Yes, this week it’s the turn of Settlement, the second book in my Rachel & Jack Skye series of novels to be out and about on a book blog tour. And I’d like to say a big thank you to Kelly lacey at Love Books Tours for organising it and of course huge thanks also to all the bloggers taking part.
So what is this book about and where can you read more about it?
From the back cover:
Can love truly heal old wounds? Can the past ever be put peacefully to rest?
Falling in love is the easy bit. Happy ever after requires work, commitment and honesty.
She wants him to be her friend and lover. He wants her as his wife. Can a compromise be reached? Or are things truly over between them?
When former Edinburgh policeman Jack Baxter met crofter and author Rachel Campbell at her home on the Scottish island of Skye, they fell in love. It was a second chance at happiness for them both.
But after Jack proposes marriage, it becomes clear they want different things.
Then, as Rachel prepares to return to the Middle East to work on a peace-making project that’s close to her heart, and as Jack’s past catches up with him, it seems their relationship is doomed.
Can Rachel compromise on her need to maintain her hard-won independence?
Can Jack survive the life-threatening situation in which he finds himself?
Will they get the chance to put things right between them?
If you like a complex, grown-up romance with lots of raw emotion, dramatic and exotic settings, all mixed in with some international politics and laced with elements of a crime thriller, then this is the book for you.
Settlement is the second of the three books in the Rachel & Jack: Skye Series, but it can be read as a stand-alone.
Stops on the blog tour:
Orchard Book Club
Jane Hunt Writer
Portobello Book Blog
Reading Through the Lookinglass
Book Loving Science Teacher
The Book Reader
Vicky Book and Family
Book Reviews Today
Books ’n’ Banter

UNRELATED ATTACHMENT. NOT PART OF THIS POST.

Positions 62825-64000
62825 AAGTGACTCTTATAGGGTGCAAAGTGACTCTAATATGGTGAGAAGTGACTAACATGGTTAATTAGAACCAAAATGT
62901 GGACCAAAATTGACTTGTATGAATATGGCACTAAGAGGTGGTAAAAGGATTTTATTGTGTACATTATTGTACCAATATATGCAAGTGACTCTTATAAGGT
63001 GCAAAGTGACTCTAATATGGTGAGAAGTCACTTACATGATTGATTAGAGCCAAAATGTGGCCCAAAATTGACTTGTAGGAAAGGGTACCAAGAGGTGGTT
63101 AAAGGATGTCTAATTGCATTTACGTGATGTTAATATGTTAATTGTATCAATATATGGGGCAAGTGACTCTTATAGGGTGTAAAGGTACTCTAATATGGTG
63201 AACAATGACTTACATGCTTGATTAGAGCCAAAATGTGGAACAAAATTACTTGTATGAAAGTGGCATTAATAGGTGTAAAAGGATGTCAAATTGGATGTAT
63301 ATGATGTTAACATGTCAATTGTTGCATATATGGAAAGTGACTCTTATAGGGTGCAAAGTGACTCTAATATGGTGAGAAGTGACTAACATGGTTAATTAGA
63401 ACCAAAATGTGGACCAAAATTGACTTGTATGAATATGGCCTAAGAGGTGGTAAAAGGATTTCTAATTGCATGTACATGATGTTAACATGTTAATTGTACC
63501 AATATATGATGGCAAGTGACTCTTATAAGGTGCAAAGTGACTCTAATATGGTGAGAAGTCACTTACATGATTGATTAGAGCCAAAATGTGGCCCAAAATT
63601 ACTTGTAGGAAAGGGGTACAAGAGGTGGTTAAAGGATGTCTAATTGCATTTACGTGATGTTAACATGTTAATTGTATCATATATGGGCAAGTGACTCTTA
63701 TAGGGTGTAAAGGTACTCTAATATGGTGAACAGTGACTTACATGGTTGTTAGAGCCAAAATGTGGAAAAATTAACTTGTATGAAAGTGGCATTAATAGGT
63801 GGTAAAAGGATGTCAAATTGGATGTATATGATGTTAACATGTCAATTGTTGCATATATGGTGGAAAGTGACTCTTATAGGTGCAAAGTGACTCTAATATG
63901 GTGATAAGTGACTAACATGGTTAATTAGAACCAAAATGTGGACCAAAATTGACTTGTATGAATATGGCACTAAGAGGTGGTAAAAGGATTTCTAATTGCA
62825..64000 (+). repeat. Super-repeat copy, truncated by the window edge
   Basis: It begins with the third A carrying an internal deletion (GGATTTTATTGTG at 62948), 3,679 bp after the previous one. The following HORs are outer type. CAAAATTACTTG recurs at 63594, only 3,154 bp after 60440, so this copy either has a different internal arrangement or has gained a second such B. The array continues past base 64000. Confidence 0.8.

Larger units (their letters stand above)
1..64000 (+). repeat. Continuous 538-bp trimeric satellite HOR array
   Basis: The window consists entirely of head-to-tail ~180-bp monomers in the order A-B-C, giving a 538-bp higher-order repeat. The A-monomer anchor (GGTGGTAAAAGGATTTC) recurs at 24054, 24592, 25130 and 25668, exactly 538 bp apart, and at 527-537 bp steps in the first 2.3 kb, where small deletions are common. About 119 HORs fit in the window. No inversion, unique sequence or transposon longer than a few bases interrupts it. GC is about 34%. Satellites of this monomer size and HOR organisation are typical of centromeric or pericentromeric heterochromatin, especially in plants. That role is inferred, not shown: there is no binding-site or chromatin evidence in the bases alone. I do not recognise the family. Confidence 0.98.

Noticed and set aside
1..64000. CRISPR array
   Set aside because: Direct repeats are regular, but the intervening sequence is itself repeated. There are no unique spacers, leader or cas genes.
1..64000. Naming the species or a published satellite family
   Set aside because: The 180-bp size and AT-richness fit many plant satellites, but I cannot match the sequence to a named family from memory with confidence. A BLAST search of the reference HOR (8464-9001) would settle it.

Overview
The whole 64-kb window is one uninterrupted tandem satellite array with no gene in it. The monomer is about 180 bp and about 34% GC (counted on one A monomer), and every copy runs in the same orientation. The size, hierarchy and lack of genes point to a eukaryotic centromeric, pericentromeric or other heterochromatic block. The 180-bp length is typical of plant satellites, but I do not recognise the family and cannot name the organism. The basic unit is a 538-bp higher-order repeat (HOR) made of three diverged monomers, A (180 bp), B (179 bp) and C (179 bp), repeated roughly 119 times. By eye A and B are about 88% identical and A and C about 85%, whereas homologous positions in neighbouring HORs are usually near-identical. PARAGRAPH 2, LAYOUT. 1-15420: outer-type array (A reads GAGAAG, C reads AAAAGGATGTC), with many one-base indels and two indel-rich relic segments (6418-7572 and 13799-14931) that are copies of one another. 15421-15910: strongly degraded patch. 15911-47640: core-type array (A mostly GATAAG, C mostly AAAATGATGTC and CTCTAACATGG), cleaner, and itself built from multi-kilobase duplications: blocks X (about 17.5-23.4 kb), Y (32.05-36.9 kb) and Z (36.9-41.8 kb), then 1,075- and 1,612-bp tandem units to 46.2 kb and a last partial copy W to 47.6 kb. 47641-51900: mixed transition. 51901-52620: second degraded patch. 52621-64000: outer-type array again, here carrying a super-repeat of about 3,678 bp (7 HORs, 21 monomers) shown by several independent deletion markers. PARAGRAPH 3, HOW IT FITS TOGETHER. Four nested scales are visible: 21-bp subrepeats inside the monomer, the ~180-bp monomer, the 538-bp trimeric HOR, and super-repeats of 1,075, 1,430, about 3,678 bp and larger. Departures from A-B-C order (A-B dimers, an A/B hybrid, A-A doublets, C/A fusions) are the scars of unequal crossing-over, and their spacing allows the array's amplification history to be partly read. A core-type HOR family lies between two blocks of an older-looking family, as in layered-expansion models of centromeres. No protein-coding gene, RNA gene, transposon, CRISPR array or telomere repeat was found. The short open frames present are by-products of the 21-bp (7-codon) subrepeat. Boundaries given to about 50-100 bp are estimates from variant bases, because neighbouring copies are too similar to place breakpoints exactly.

Review & Excerpt
Ceris Little Blog
I do hope readers will visit one or more of these blogs and see what the book bloggers have to say about Settlement and please do feel free to share.
Today it’s the turn of author Darlene Foster to give us a glimpse into the unpredictable and variety-filled days that make up her life as a writer. Darlene writes enthralling children’s adventure fiction. She also writes short stories and a wonderful blog with lots of posts and photos about her travels.
Her latest book is Amanda in Holland – Missing in Action and you can read more about it and how to preorder a copy at the end of this post. In the meantime you could get any of the earlier Amanda books for the upper primary/middle graders in your life. So, over to Darlene.
Darlene Foster’s Writing Life in a Day
I will start by saying there is no such thing as a typical day in my life anymore. I worked for 48 years and my life was very structured. During the latter part of my working life, I decided to follow my dream of becoming a writer and made a vow to write for two hours a day, no matter what. And I did, usually in the evening after dinner while others watched TV. As a result, I wrote and published four books and several short stories.
Now I’m retired and live for the most part in sunny Spain. I seem to have rebelled against structure in my day, so I write whenever I find some time. I no longer write every day either, although I write most days. In the past five years since I retired, I have written four more books. So much for structure!
So here is a sort of typical day. I wake up at 7:30 and take my dog for a walk, which is a great way to start the day. While she is busy playing in the park with her doggie friends, chasing squirrels and trying to climb trees, I often think about the next chapter in my WIP or a short story, blog or travel article I’m working on. Hubby goes for coffee with his buddies and takes the dog along, while I have breakfast, throw in a load of wash and check emails and social media.
When they come home, we all go to the beach so the dog can have a run. Later we stop for a coffee at a beach café, where we meet interesting people from all over the world and where I get ideas for my stories, characters, names, sayings etc. It’s all part of my research.